The Fifth Palaeontological Expedition of the NMNH-BAS to the vertebrate fossil locality near the town of Tran, which yields remains of non-avian dinosaurs and other tetrapod fauna of Late Cretaceous age, took place between the 7th and 15th of August, 2022. The expedition’s team, led by Museum’s palaeontologist Assist. Prof. Latinka Hristova, includes scientists not only from NMNH-BAS, but also from the Sofia University St. Kliment Ohridski and the Geological Institute at the Bulgarian Academy of Science.
Yet another successful field season has enriched the Museum’s palaeontological collection with new vertebrate fossil specimens, which are over 83 million years old. Among the newly collected finds are several well-preserved, large-sized crocodylomorph teeth, bones and bone fragments of various microvertebrates, like fish and amphibians, numerous pieces of turtle shells, as well as bone fragments of large bodied animals, possibly pterosaurs and dinosaurs. One of the fossil specimens, discovered by Latinka Hristova and distinguished by a peculiar morphology, picked up the scientific interest of Prof. Steve Brusatte. The world renowned palaeontologist from the University of Edinburgh arrived in Bulgaria on 11th of August on invitation by his Bulgarian colleagues to join their field work in Tran. He was welcomed by Prof. Pavel Stoev, Director of the Museum. During his visit Prof. Brusatte was impressed by the fossil material collected in the past 5 years, and expressed the opinion that the Tran fossil locality might become one of the most important vertebrate sites of Late Cretaceous age in Europe. Upon his arrival in the country, Prof. Brusatte gave exclusive interview for the Bulgarian News Agency, and then another one, for which he was accompanied by the NMNHS-BAS’ PhD student Vladimir Nikolov, for the TV channel BulgariaOnAir before departing to Scotland.
Dr Latinka Hristova and Vladimir Nikolov used the visit of Prof. Brusatte to discuss with him the future of the research at the fossil site near Tran, to evaluate the scientific importance of collected fossil material, and to prioritise which specimens will be studied and published in the scientific literature first. The three of them reached an agreement for a long-term scientific collaboration, involving the study of the Late Cretaceous vertebrate faunas of Bulgaria. After their return to Sofia, NMNH-BAS’ palaeontologists are faced with months of work related to the preparation and preservation of the collected specimens, followed by the inclusion of these fossils to the palaeontological collection of the Museum. This year’s expedition is funded by the Bulgarian National Science Fund via project ‘From dinosaurs to the earliest human ancestors: Fundamental studies of significant moments in the history of the fauna and the Human origins’.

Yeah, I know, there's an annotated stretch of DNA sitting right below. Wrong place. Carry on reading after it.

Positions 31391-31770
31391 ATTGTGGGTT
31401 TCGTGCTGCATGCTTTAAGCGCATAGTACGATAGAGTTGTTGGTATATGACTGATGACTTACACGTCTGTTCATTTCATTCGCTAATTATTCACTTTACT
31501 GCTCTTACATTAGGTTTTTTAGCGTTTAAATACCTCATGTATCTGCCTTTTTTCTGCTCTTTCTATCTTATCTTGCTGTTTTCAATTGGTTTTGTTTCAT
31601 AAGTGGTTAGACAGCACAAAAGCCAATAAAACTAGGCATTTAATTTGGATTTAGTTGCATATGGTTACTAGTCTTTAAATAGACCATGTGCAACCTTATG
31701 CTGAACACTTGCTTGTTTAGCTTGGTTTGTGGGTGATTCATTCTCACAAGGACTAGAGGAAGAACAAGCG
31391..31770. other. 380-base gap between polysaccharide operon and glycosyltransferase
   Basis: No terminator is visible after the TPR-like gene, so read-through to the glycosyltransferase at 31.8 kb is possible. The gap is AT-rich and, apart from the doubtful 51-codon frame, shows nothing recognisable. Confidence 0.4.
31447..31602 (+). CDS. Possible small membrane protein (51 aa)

The senior members of the team working in Tran express their gratitude to the undergrad geology students from the Sofia University, who joined them for a second consecutive year of field work. As a result of students’ help and efforts, some of this year’s most exciting and interesting fossil finds were discovered. The involvement of the undergrad students in the 5th Palaeontological expedition to Tran became possible thanks to the funds from the ‘Prof. Jivko Ivanov’ award for a young scientist, awarded to Vladimir Nikolov in 2020 and 2021 at the annual National conference with international participation ‘Geosciences’, and the private donations of Bulgarian geologists.